Anisakis is a genus of parasitic nematodes, which have life cycles involving fish and marine mammals. They are infective to humans and cause anisakiasis. People who produce immunoglobulin E in response to this parasite may subsequently have an allergic reaction, including anaphylaxis, after eating fish that have been infected with Anisakis species.
- Sudden, severe stomach pain
- Spasmodic abdominal pain
Anisakiasis is the disease caused by infection with Anisakis worms. It is frequently reported in areas of the world where fish is consumed raw, lightly pickled or salted. The areas of highest prevalence are Scandinavia (from cod livers), Japan (after eating sushi and sashimi), the Netherlands (by eating infected fermented herrings (Maatjes)), and along the Pacific coast of South America (from eating ceviche). Heating to 60 °C, or freezing to below −20 °C is an effective method of killing Anisakis.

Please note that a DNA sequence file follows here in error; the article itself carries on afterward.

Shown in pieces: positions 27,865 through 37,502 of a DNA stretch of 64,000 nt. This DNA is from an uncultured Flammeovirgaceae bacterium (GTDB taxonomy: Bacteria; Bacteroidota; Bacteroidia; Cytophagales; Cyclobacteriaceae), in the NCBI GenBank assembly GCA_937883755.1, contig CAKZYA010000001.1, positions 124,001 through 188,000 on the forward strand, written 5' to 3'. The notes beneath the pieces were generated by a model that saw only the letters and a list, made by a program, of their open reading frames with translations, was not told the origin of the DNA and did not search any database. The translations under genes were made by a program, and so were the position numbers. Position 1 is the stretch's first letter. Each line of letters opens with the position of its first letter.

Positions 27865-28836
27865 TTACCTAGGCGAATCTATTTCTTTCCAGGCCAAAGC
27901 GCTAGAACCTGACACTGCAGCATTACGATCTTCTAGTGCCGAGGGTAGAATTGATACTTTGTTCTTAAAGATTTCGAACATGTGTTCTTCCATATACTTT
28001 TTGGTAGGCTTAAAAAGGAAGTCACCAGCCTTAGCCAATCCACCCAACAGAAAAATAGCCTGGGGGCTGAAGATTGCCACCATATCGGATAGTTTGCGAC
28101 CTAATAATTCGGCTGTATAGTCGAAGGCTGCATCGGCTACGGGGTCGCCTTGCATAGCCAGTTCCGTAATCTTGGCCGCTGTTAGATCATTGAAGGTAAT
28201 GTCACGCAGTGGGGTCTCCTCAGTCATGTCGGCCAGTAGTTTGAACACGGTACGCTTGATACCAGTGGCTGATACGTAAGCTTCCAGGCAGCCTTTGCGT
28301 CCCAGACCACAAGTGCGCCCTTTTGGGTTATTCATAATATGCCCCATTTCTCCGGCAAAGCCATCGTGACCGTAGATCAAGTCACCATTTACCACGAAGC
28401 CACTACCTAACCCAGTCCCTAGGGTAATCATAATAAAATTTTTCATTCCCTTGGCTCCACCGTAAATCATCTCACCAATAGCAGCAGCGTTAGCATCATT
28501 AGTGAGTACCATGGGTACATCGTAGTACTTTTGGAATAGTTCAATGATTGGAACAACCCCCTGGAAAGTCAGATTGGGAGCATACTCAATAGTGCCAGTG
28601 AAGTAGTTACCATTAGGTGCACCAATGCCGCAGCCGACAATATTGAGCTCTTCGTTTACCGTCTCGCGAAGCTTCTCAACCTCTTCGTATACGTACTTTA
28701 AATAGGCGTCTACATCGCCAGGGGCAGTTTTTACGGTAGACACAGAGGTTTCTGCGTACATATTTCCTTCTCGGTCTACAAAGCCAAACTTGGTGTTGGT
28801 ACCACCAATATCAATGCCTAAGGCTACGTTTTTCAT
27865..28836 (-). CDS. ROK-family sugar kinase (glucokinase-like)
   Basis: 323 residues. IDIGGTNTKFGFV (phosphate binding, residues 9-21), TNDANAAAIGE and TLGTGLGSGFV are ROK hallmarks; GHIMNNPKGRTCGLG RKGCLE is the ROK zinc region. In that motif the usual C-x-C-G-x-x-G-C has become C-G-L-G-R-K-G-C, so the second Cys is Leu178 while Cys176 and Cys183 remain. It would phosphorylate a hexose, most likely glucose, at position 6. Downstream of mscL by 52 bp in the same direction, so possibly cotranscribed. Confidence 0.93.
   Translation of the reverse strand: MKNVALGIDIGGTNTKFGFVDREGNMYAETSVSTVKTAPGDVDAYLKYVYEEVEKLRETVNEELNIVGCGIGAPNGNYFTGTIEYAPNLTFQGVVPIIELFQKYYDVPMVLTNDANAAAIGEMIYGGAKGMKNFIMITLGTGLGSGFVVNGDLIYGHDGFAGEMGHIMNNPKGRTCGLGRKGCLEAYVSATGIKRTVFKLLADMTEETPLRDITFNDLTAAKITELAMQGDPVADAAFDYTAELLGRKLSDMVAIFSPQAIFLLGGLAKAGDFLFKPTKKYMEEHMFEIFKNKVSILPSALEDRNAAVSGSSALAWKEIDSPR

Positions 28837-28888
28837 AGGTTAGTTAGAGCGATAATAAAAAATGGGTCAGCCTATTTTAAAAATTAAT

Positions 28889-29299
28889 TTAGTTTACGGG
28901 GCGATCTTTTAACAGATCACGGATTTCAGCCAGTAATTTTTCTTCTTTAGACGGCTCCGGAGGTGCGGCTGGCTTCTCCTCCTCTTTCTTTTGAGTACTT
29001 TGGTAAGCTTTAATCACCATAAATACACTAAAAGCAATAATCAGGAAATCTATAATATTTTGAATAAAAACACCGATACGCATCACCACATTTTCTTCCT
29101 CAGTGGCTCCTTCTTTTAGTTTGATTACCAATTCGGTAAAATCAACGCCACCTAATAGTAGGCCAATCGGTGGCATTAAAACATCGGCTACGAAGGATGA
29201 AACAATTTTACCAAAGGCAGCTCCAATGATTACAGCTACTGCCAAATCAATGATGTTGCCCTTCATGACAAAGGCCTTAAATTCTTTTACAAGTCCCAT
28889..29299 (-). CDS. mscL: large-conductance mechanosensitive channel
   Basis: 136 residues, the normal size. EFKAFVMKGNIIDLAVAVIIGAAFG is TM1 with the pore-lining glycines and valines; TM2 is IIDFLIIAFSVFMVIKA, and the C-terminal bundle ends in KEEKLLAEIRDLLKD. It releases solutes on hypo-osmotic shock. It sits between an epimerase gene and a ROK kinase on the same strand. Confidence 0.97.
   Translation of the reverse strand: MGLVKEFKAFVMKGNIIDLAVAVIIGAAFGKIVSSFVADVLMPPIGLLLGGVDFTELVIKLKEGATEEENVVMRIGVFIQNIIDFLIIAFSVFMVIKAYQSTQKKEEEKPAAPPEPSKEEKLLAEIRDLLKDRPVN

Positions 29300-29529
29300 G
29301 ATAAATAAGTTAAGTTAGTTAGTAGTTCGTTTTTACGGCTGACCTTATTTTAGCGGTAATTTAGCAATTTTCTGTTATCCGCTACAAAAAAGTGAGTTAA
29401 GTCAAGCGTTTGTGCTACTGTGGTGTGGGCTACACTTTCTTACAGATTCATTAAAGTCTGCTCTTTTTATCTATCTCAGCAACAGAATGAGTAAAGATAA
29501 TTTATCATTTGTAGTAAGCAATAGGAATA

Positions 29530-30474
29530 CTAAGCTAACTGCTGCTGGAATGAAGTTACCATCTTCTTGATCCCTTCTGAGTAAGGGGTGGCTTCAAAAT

For the worm, humans are a dead-end host. Anisakis and Pseudoterranova larvae cannot survive in humans and eventually die. Treatment therefore in the vast majority of cases is symptomatic, with a heavy dose of re-assurance. The only indication for treatment is small bowel obstruction due to Anisakis larvae, which may require emergency surgery, although there are case reports of treatment with albendazole alone (avoiding surgery) being successful.